• LinkedIn is all about the individual professional. Nice platform for recruiting, even in pharma. But my experience with pharma folks (I have years of it) on LinkedIn is that interactivity is almost nil. Pharma professionals live and work in an atmosphere of non-openness. You can sow seed on a gravel driveway, but don’t expect much of a harvest.
  • YouTube is one place where pharma companies can participate on a social platform, as long as you strip it down to, essentially, one-way broadcast and storytelling. It’s not social, but it is media.

3. Pharma companies tend to rotate commercial professionals (sales, training, marketing, etc.) through their job roles every 1-3 years. This means a constant default to short-term thinking. However, successful involvement in public social platforms demands long-term commitment and readiness to innovate. As soon as a little bit of expertise begins to accumulate, it’s time to move on to the next rung up the ladder (personally, I think that this, and the bondage of short-term quarterly profit reporting, are the two biggest hidden killers of pharma companies making true inroads in social networking).

4. Social media is moving rapidly to point-to-point on-demand mobile communications (including real-time UGC of all sorts, location data, commerce, and fragmented data streams). Pharma is all about centralized, one-way, controlled communications. Black, meet white.

We could go on, but the point is this: Public, interactive, real-time social media platforms and commercial pharma communications simply don’t mesh well. At all. And I don’t see that changing any time soon. Stuff you can easily say about other industries really isn’t going to translate well to pharma (as much as I like Chris Brogan, he’s out of his league on this post).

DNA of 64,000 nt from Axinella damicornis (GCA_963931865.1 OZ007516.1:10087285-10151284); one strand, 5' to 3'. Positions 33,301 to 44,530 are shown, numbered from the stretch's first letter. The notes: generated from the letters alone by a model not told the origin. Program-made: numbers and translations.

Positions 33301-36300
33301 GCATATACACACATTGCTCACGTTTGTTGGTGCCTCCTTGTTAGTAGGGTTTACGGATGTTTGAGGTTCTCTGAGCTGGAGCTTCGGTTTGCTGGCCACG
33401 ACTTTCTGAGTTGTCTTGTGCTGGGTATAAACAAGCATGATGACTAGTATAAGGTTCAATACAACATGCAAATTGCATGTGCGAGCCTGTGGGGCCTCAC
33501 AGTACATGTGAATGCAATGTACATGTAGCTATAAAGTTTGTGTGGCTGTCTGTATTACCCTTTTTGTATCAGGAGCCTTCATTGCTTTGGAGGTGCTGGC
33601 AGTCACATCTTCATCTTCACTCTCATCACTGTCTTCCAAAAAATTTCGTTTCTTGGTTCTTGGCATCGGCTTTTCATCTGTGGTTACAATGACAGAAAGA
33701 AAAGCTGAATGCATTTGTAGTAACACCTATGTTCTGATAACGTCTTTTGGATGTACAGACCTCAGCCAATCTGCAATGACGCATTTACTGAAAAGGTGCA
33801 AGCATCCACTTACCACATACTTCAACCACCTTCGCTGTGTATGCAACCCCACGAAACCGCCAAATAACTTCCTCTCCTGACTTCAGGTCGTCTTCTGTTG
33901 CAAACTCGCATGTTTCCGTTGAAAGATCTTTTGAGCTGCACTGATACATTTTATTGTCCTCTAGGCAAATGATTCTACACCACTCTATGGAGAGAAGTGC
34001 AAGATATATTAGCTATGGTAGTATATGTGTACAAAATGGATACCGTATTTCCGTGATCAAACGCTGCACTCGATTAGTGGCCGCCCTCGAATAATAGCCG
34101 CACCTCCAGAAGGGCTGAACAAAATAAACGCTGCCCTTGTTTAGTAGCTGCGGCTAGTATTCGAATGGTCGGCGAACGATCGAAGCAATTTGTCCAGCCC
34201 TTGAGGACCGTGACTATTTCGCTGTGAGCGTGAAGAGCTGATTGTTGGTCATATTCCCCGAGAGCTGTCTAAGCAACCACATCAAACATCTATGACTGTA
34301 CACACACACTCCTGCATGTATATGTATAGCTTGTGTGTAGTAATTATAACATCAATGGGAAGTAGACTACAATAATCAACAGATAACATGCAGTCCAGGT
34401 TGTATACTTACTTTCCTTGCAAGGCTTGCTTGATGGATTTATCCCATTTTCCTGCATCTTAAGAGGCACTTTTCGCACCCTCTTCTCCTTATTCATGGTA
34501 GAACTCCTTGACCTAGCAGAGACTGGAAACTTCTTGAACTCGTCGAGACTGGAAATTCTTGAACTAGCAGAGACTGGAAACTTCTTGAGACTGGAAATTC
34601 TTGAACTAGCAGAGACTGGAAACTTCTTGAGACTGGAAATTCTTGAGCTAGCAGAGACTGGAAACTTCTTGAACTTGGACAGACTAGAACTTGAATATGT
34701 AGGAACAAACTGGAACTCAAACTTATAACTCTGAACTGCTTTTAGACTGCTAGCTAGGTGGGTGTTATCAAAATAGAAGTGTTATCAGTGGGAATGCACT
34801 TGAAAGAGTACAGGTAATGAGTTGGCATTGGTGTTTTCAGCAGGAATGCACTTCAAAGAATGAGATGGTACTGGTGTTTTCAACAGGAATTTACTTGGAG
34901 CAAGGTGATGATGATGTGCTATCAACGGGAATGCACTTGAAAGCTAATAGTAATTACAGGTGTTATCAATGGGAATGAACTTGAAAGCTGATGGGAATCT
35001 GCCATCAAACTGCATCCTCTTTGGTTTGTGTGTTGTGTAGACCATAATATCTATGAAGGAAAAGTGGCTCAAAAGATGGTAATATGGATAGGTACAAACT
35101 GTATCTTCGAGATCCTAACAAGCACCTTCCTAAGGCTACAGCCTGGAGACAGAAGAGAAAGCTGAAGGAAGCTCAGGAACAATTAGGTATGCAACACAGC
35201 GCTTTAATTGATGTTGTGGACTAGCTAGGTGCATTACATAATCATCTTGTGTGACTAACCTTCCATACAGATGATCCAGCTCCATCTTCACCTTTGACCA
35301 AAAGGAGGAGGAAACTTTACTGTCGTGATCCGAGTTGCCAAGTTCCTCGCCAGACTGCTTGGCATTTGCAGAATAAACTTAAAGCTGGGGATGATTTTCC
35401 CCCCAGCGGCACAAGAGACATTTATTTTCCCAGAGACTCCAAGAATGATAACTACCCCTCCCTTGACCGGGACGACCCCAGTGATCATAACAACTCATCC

Is that a death knell for social media usage across all areas of pharma? Not at all. Non-branded communications can occur on existing public platforms, albeit often with a good dose of restrictions and care. Non-public networks (private communities) are a fruitful area of valuable involvement. Private, internal social networks (Yammer and the like) are potentially hugely useful apps for digital networked communications. One-way storytelling, while not fully social, can still add value, even in the public sphere (if done very carefully). Mobile apps that provide information or services are great – though again, they are using social-ish platforms in a less-than-fully-social fashion.

Also, the maturation of a platform like Google Plus could lead to more controlled communications to distinct, defined groups – and that is where the future could well be brighter.